It’s almost that time of the year again — when Jews try to explain to their non-Jewish friends and loved ones such interesting questions as “what is matzah?,” “why can’t you drink beer this week?,” and “when do we get to eat?”
The Passover seder is a timeless, beautiful tradition that celebrates freedom, divine retribution, unleavened bread, the fluid dynamics of the Red Sea, and getting together with family. It is also, like most Jewish holidays, one that is defined largely by an abundance of food.
This is one reason many people like to be high during the seder, and why you may ask yourself, is cannabis kosher for Passover?
What is Passover and what is ‘kosher for Passover’?
Passover (“Pesach“) is a Jewish holiday that commemorates the deliverance of the Hebrew slaves of Egypt, as told in the book of Exodus and the 1956 Cecil B. DeMille film “The Ten Commandments.”
As the story goes, when Moses (Charlton Heston, to some people) led the Israelites out of Egypt towards the Promised Land, the pharaoh and his charioted soldiers were hot on their trail, leaving them no time to wait for their bread to rise. Instead, they had to eat flat, unleavened bread. At the Passover seder — and in the week following — Jews traditionally commemorate this by eating matzah, an unleavened flat bread typically sold in square sheets.
During the week of Passover, it is forbidden to eat any leavened bread, as well as any foods made with leavening agents. Taken together, these are what are known as chametz. Chametz includes risen bread, but also pasta, beer, whiskey, and for many Jews, corn and corn-based products.
Food that is free of any and all chametz can be certified “Kosher for Passover,” and in an observant Jewish household, only kosher for Passover items can be served during the holiday. Like with the laws regulating what is kosher (“kashrut”), there is also a matter of cross-contamination of sorts.
For instance, just as chicken can be kosher, if it was served on a plate or prepared in a dish with pork, then it is not kosher (“treif”). The same goes for unleavened products — if they have any traces of chametz on them, they’re a no-go during Passover.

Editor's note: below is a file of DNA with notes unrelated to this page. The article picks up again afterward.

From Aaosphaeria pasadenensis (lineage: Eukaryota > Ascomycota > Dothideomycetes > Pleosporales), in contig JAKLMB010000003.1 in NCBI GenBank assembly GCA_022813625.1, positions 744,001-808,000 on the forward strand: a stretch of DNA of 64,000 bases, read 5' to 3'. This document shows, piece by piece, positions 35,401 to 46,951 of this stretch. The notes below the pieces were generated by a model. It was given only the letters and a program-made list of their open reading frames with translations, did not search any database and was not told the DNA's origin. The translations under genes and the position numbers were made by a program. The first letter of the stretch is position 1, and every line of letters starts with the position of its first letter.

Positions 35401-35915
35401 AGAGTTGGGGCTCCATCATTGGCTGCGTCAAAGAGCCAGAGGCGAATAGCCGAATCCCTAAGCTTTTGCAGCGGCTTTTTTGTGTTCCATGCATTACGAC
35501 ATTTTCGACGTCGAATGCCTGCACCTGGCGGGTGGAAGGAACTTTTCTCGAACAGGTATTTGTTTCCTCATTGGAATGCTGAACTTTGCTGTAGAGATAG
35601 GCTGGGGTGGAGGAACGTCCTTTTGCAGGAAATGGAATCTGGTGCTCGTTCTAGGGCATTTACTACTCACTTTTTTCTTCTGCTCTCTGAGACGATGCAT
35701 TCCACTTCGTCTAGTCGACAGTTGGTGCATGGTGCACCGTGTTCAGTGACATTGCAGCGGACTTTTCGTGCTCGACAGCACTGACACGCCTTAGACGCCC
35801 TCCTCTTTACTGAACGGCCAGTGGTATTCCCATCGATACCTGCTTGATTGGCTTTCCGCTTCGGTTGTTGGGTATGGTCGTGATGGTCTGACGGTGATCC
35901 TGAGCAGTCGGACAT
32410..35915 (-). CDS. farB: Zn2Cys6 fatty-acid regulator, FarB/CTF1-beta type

But forget all that, what about weed?
(Almost) all cannabis is kosher for Passover
Israeli Rabbi Chaim Kanievsky, arguably the most influential leader in the ultra-Orthodox Jewish world, issued a ruling in 2016 that marijuana is indeed kosher for Passover and can be consumed throughout the holiday — for medical purposes.
This echoes previous statements made by rabbinical leaders that consuming the plant is kosher — even a mitzvah (“commandment,” but colloquially used to mean “a good deed”) if used to relieve pain — though there is some disagreement over whether or not using cannabis to get high is allowed.
Overall, the laws of kashrut and those of Passover can be confusing even if you grew up in a Jewish household, but with cannabis, it’s much simpler.
Cannabis flower is a natural plant and is thus almost automatically kosher. It contains no animal products from non-kosher animals nor does the plant itself contain any mixture of milk and meat (a big no-no). It is simply a plant, and thus does not need special certification, just like a cucumber, tea leaves, or basil.
That said, many more strenuous observers of kashrut look for a special certification on vegetables such as lettuce, to indicate that it has been washed thoroughly in order to remove all insects. So if you plan to eat cannabis, you’ll need to make sure it is clear of any insects first.
Where things get a bit complicated is when cannabis is processed.
Cannabis that has been processed to make THC gummies or CBD chocolates can be unkosher if the machines used to make it also processed unkosher food, or if they are made in a facility that does not receive any kosher supervision.